Man loses life savings on New Hampshire carnival game trying to win Xbox

Posted Wednesday, May 1, 2013 9:43 AM | Contributed by Vater

Henry Gribbohm says he attended a Manchester carnival run by New Hampshire-based Fiesta Shows and wanted to win an Xbox Kinect at a game called Tubs of Fun where contestants toss balls into a tub. When he practiced he says it was easy, but something changed when he started playing for the prize and the balls kept popping out.

Read more and see video from WBZ/Boston.

Sunday, May 5, 2013 10:13 PM
sws's avatar

Lord Gonchar said:

I don't believe in luck.

I believe in luck. In the scientific/academic community it is called random chance. We have to deal with it every time we do an experiment, conduct a study, publish a paper, or submit a grant. We have to run statistical analyses on our results to show they are real and not the result of random chance (luck). Even then, our peers will accept results with p values < 0.05, which means that 5% of the time, we just got lucky.

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Sunday, May 5, 2013 11:14 PM
Tekwardo's avatar

I believe in Luck.


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Don't cry because it's over, smile because it happened.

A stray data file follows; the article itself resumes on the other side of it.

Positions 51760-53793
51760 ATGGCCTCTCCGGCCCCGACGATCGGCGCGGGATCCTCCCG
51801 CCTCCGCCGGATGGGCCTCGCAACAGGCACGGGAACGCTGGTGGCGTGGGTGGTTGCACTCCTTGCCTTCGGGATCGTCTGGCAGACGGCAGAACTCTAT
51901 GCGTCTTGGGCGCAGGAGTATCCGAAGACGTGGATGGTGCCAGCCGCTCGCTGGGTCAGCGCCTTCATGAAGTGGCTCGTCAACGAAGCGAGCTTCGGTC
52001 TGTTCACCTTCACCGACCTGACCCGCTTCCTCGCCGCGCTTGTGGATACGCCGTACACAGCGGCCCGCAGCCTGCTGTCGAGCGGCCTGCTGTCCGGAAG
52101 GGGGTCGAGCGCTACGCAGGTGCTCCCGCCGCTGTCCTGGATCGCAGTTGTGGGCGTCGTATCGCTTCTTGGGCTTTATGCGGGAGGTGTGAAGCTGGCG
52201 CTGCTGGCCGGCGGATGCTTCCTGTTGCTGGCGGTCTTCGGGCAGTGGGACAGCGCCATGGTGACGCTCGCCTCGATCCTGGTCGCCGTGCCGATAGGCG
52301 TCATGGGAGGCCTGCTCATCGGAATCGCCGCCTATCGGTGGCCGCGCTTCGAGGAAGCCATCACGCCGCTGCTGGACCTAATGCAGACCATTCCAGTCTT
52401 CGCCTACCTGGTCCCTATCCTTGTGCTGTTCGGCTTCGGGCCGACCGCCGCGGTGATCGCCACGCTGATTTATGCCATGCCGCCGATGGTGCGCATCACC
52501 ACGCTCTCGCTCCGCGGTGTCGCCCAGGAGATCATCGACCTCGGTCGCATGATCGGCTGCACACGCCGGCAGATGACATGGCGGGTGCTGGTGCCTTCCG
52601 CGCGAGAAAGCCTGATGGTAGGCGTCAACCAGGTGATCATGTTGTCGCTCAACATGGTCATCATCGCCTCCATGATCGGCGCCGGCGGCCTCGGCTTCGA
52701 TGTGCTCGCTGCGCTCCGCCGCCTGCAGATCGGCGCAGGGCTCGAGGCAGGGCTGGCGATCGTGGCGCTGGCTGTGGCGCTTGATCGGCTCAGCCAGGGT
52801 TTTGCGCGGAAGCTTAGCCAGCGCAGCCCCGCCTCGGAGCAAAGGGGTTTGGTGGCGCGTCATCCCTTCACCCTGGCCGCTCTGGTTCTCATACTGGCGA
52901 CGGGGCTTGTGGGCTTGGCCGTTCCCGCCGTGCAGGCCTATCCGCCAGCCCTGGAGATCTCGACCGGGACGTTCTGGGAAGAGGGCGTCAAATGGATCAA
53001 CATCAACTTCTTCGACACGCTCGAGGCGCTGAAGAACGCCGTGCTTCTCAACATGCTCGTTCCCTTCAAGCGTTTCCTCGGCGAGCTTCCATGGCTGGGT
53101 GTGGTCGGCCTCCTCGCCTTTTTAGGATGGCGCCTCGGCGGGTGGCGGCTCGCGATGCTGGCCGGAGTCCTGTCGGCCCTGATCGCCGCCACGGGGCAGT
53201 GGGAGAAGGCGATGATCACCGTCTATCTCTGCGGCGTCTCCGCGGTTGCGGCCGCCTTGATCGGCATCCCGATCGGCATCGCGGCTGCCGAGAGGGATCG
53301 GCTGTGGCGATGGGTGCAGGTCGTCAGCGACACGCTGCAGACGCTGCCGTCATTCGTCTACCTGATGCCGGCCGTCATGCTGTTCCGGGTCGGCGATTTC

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Sunday, May 5, 2013 11:22 PM
Lord Gonchar's avatar

GoBucks89 said:

Seems to me to be a narrow definition of luck. Certainly narrower than what most people mean when they say luck (including all of the successful business people I know).

Yeah, this seems to be the contention. You're probably right. But in a way that's my point - people tend to attribute things to luck much more broadly than I do...or think is reasonable if you really dig into it.

I'm talking philosophical ideas to a room of academics. It's the coasterbuzz curse, I should know better by now. Broad strokes and abstarct imagery don't play well in this room.

Still I'd like to answer a few posts, but after that I'll do my best to drop it and find some stoners who will be wowed by this stuff. :)

ApolloAndy said:

But the choice you make is completely meaningless and there's nothing of consequence actually in your control.